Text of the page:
I think the principles are sound, even to this day. But some of the language is dated (for example, Coleman is rather fond of saying that Jesus’ goal was ‘world conquest’, which means something different in these days of global terrorism than it did in 1963 when Billy Graham was still leading ‘evangelistic crusades’). He was (and is) a fairly staunch evangelical and used the language that evangelicals customarily used in 1963; some of it may be a barrier to a wider readership appreciating his work in 2016. Also, there is a curious lack of detailed practical illustration in the book; the author is skilled at articulating the principles, but not so god at giving an account of how he has put the principles into practice in his own ministry.

What I propose to do in these blog posts is to use the same chapter outlines as Coleman does, reword his original somewhat, sometimes offer some responses to what he says, and try to give some thought to the issue of how we might work these things out in a practical way in 2016 (not the same world Coleman was writing in, and definitely not the same as first-century Galilee and Judea!).

I will not feel obligated to touch on every paragraph of each chapter; some of them are not relevant in 2016 as they were in 1963, some are definitely dated, and some will not have the same significance to a wider audience as they did for the evangelical readership Coleman was originally addressing. I will however cover the gist of his argument in each chapter, using my own words, interspersing my own ideas and interpretations. Anyone who wants to see how my posts are related to Coleman’s original is strongly encouraged to read the book!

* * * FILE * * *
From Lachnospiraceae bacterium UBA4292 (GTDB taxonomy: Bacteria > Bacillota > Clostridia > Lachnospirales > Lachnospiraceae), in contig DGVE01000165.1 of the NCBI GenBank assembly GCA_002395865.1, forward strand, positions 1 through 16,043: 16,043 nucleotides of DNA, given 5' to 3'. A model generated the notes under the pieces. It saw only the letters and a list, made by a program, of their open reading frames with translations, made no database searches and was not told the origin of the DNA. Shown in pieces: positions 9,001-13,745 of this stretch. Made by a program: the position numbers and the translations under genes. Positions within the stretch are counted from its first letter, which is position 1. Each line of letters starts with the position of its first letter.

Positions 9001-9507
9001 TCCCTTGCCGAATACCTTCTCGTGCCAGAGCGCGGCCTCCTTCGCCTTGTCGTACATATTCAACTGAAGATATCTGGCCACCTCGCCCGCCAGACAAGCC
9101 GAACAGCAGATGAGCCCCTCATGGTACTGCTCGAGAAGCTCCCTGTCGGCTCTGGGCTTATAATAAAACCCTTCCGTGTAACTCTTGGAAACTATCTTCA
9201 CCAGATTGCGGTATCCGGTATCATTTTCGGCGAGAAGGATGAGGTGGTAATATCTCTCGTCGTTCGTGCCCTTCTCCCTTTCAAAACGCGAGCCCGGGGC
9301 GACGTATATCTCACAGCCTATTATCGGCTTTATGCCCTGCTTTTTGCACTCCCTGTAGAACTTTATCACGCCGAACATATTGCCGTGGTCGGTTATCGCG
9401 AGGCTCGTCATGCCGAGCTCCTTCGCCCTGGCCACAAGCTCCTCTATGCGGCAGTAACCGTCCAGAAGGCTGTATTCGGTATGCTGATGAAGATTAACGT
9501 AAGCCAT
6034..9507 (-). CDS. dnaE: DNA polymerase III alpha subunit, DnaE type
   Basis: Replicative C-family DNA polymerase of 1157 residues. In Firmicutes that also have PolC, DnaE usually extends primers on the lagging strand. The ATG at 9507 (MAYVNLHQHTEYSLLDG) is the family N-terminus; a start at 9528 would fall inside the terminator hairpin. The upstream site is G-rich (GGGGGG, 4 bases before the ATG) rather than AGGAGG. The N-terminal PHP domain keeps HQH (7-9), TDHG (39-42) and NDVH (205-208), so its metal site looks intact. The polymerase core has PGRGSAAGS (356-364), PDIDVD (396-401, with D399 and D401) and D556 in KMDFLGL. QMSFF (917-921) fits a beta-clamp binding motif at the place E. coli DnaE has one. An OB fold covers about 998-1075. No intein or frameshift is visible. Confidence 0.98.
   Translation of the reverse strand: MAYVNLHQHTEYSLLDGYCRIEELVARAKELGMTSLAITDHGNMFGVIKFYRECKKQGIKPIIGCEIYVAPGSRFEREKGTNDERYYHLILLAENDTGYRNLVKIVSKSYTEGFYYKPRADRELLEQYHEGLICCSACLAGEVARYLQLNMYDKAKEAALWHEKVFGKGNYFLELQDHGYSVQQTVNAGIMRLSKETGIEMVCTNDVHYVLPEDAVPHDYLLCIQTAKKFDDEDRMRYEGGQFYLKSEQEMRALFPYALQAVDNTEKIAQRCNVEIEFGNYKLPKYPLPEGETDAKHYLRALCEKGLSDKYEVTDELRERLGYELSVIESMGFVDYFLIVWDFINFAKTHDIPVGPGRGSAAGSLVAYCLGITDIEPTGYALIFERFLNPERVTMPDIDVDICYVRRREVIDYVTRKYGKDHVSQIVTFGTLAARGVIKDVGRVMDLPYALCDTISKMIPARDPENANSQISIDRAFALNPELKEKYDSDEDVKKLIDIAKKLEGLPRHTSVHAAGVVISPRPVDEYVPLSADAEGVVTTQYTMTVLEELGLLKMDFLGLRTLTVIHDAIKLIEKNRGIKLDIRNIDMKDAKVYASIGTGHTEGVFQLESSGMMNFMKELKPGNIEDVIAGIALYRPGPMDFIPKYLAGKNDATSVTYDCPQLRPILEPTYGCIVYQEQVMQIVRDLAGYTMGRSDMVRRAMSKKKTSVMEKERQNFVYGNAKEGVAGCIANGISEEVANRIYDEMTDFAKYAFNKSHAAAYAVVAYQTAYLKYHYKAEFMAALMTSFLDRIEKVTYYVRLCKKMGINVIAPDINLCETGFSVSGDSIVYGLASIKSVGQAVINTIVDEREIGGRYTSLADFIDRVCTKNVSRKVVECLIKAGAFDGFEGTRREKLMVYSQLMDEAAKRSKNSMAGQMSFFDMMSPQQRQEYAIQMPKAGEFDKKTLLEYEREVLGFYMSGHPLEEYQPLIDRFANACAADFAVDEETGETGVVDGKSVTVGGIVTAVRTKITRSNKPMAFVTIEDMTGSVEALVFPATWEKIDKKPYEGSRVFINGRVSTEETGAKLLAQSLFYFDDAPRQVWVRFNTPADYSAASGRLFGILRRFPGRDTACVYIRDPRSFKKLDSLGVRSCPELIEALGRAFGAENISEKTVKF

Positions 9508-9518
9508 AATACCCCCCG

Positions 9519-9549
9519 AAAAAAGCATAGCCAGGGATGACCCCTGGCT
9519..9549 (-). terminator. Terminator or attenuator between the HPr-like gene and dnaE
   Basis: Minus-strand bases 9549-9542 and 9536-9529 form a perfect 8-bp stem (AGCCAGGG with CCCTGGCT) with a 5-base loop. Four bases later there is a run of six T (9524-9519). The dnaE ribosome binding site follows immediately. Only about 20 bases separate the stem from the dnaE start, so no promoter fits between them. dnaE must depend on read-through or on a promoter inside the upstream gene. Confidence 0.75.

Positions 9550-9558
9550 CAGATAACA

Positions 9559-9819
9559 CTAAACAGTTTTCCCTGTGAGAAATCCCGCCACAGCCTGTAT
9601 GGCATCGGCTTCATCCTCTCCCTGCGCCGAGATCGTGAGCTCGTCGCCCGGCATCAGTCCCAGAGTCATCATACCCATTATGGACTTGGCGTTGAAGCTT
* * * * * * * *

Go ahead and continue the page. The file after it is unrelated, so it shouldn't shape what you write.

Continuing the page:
In quoting Coleman’s actual words there are a couple of changes I will make. Firstly, in 1963 he used the words ‘he’ and ‘men’ to mean ‘he or she’ and ‘people’; I will usually (but not always) replace them with a more modern idiom. Secondly, in 1963 it was far more common than it is today to capitalize nouns and pronouns referring to God and Jesus (eg. ‘Nevertheless, when His plan is reflected on…’). I will not reproduce this in my quotes from Coleman; personally I find it distracting, and I suspect others do as well.

Preface: The Master and His Plan

Robert Coleman sees the Great Commission of Jesus as central to the evangelistic work of the church, and although in 1963 he could just allude to it and assume everyone would be familiar with it, maybe in 2016 we need to lay it out right at the start to make sure that everyone is on the same page:

Now the eleven disciples went to Galilee, to the mountain to which Jesus had directed them. When they saw him, they worshipped him, but some doubted. And Jesus came and said to them, “All authority in heaven and on earth has been given to me. Go therefore and make disciples of all nations, baptizing them in the name of the Father and of the Son and of the Holy Spirit, and teaching them to obey everything I have commanded you. And remember, I am with you always, to the end of the age” (Matthew 28:16-20).